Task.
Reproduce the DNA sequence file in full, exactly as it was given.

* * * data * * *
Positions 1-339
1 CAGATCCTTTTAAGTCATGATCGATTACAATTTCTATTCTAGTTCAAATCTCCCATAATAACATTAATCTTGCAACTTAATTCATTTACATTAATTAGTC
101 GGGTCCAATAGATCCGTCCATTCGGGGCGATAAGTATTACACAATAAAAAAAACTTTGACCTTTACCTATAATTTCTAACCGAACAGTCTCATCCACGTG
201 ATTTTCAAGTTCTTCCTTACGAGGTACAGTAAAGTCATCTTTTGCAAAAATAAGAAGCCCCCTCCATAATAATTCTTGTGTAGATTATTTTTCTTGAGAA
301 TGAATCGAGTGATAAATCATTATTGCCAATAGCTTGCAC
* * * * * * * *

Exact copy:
Positions 1-339
1 CAGATCCTTTTAAGTCATGATCGATTACAATTTCTATTCTAGTTCAAATCTCCCATAATAACATTAATCTTGCAACTTAATTCATTTACATTAATTAGTC
101 GGGTCCAATAGATCCGTCCATTCGGGGCGATAAGTATTACACAATAAAAAAAACTTTGACCTTTACCTATAATTTCTAACCGAACAGTCTCATCCACGTG
201 ATTTTCAAGTTCTTCCTTACGAGGTACAGTAAAGTCATCTTTTGCAAAAATAAGAAGCCCCCTCCATAATAATTCTTGTGTAGATTATTTTTCTTGAGAA
301 TGAATCGAGTGATAAATCATTATTGCCAATAGCTTGCAC